Through analyses of three eventful years in Nazi Germany's history - the Kristallnacht pogrom, the invasion of Poland and the invasion of Soviet Russia - this book explores the violence of states. All three events were part of the Nazi colonial project and led to mass killings, eventually resulting in the systematic murder of Jews becoming a major war aim - one that Germany would pursue to the end, even when it became clear that the military conflict could no longer be won. Drawing on voluminous historical and sociological literature, as well as documentary and contemporary evidence, the author presents a new account of the phenomenon of extreme state violence as a special category of violence, in which the armed forces, maintained in a state of readiness, are used unnecessarily and excessively, often on thin pretexts, and, unlike coercive violence, only rarely for the purposes of carrying messages to the public. As such, it will appeal to scholars of sociology, history and anthropology concerned with mass and state violence.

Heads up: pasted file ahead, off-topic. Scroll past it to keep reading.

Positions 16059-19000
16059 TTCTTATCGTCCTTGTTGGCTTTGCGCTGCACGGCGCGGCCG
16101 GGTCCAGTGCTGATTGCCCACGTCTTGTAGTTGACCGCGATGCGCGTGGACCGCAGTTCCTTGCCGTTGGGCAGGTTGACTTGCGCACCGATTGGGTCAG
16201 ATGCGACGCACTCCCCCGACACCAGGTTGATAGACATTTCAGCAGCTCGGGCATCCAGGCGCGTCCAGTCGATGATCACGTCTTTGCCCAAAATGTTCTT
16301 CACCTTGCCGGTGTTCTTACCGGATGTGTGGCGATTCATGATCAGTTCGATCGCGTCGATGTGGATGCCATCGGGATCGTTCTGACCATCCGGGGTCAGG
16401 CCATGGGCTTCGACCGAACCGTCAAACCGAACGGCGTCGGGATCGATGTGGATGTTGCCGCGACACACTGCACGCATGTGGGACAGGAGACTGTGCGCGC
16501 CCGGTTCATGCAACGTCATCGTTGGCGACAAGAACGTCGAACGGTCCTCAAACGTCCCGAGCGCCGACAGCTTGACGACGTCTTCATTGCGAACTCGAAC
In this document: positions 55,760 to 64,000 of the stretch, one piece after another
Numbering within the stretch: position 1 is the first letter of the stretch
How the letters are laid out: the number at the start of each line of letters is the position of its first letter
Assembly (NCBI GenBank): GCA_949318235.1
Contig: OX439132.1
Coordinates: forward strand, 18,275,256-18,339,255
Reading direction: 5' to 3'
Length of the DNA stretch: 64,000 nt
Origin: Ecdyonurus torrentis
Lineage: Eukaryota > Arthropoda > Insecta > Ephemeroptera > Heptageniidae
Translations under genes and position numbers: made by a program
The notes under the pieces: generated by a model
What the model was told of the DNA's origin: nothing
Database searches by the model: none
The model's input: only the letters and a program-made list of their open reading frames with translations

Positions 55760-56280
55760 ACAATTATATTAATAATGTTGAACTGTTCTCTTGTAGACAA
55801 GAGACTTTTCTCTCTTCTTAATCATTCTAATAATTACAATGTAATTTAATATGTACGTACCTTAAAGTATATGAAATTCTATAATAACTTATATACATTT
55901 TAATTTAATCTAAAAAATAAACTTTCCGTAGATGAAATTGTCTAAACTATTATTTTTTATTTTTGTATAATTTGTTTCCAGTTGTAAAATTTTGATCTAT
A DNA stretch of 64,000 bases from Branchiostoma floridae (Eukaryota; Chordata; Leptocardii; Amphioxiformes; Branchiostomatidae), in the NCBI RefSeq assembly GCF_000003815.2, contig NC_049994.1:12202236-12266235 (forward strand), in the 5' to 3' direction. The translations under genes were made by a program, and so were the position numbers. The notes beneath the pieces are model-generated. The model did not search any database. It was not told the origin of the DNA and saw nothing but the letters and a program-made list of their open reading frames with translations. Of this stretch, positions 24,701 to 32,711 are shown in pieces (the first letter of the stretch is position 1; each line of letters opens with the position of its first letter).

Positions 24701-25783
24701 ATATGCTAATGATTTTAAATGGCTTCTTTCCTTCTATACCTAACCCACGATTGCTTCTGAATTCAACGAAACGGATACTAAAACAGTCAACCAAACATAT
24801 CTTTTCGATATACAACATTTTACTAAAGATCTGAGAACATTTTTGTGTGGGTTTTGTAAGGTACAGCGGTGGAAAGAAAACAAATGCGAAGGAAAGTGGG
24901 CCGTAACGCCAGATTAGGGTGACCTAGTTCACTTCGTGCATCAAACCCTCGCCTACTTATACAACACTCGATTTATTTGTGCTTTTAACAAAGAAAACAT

Emanuel Marx is Professor Emeritus of Social Anthropology at Tel Aviv University, Israel. He is the author of Bedouin of the Negev, The Social Context of Violent Behaviour and Bedouin of Mount Sinai and editor of A Composite Portrait of Israel.
Prologue by Jacqueline Rose
1. Types of Violent Events
2. Kristallnacht Revisited
3. Three Final Solutions
4. Two or Three Jewish Policies
5. Subduing and Annihilating Germans
6. Why States Use Violence Excessively